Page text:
On the other hand, I have heard sisters complain that the husbands who are demanding this reverential respect are not fulfilling their scriptural obligations to love their wives as Christ loved the messianic community (church). While that may certainly be true in some cases, nowhere in scripture are we given permission to ignore our obligations just because somebody else does not meet theirs. In fact, in the same passage where we are exhorted to reverence our husbands, calling them lord, women are especially enjoined to be respectfully and righteously submissive to their husbands if they are not believers or not obedient to scriptural demands as a means of winning them over to the truth with their Godly ways. That is a very important concept that many Christian/Messianic ladies do not properly consider. The way we respond to our husbands when they may be out of line with scriptural instructions can bless them greatly in aiding them to return to true obedience and submission to Christ, which is the redemptive goal in all our relationships, or should be anyway. In other words, we are by no means permitted to abdicate our scriptural responsibilities simply because our spouses do not live up to theirs.
The key to resolution in this matter, in my humble opinion, is for all of us, men and women, to develop and cultivate a spirit of sacrificial love, just as the Messiah had towards us and still has towards us today. The kind of love that does not look for return, nor qualifies itself nor looks for its just rewards. After all, brothers and sisters, what are we really, any one of us, due? As fallen humans we are due only eternal separation from Yahweh. It is only through His mercy and grace by way of the crucifixion of Yah'shua (Jesus) for the atonement of our sins that we are not eternally separated from Him. We all need to learn and be reminded that we are due nothing but have been blessed with much. And for His abundant and rich blessings, Yahweh expects us to follow some instructions. The defining rule being love, this principle could easily diffuse all the conflict if we would allow it to do so. If we put away thoughts of what we are due or what our rights are, and concentrate on what we can give and what our responsibilities are, there would be no need for the conflict. And we would all be able to see the equation a little from the other side of the fence, as it were.
If all husbands were truly focused on following their scriptural mandates of submission to Christ and sacrificial love of their wives, and all wives were truly focused on following the scriptural mandates of submission to Christ and loving reverential submission to their husbands, I dare say that there would be far less time for rebuking and far less need. The simple truth is there are enormous responsibilities on the part of both husbands and wives, different to be sure, but significant nevertheless, and if we all focus on fulfilling our responsibilities and loving our families and fellow brothers and sisters in Christ, not only would the need for rebuke be greatly decreased by anyone, when it was necessary, it would be far more likely to be received by a receptive errant and far more likely to bring redemptive correction.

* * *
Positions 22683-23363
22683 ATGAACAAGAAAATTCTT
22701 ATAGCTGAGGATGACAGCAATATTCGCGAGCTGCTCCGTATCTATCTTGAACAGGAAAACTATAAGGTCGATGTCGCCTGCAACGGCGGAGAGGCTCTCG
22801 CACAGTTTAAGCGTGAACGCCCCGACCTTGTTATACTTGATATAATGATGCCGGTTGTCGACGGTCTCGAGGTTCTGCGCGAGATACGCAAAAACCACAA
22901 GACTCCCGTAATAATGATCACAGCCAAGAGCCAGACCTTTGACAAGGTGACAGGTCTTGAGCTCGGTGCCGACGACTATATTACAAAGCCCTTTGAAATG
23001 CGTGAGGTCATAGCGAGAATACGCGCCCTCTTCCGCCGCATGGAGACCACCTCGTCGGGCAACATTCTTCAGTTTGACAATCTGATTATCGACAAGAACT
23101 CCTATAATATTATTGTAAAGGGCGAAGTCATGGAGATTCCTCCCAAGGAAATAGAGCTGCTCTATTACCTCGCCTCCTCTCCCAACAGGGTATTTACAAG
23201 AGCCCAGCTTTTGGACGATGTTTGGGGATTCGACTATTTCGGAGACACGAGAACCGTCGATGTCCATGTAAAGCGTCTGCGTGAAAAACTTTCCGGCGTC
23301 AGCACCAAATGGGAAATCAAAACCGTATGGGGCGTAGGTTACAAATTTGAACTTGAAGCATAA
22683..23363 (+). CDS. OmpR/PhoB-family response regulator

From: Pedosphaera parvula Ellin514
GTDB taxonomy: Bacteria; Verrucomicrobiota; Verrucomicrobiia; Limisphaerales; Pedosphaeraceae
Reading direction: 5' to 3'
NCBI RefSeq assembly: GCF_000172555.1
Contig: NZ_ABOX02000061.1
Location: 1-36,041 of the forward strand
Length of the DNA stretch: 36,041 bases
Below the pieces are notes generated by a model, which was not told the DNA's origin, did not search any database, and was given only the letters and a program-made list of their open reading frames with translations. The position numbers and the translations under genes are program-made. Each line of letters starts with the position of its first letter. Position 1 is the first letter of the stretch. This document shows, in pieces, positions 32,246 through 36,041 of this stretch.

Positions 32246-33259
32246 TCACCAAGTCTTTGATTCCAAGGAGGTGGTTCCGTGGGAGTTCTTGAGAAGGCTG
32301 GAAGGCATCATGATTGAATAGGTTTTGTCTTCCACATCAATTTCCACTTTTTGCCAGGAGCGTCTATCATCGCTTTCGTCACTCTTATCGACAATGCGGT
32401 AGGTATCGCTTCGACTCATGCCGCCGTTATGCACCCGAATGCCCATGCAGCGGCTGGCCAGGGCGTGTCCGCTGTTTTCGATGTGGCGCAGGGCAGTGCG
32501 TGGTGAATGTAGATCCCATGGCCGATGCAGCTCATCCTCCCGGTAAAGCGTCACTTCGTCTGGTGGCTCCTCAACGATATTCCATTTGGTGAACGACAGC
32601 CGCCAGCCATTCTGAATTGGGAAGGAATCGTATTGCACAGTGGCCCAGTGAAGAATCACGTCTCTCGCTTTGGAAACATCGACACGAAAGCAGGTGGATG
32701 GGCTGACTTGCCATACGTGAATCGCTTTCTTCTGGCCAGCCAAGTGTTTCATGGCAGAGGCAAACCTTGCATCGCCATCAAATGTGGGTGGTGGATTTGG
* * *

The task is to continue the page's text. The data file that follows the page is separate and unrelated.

Remember brothers and sisters, love is the greatest commandment any of us has. First to love Yahweh with all our hearts, souls, and minds, and to love our neighbors as ourselves. Everything else derives from that simple, yet not so simple, direction. Remember that Yahweh does not compel, He attracts with love. In no way does this lessen the importance of the laws but a spirit of love is essential to effect any unity at all among the Body of Christ. May you all walk in the love and light of the Father as evidenced by the ultimate sacrifice of the Son. If He was willing to die to atone for our sins, it seems the very least we could do is cultivate the love that does not count the cost and extend our hands to our brothers and sisters to uplift and instruct. Not coincidentally, when we achieve this attitude of sacrificial love that is devoid of selfish demands and expectations, that is when we will reap the blessings the Yahweh has stored for us in abundance.
It is my humble prayer that these thought will encourage us all to emulate our Saviour and thus know the fullness and the oneness of spirit that Yahweh so longs to see, both in our marriages and in the wider body as well. Yahweh bless and keep all of us in His boundless love.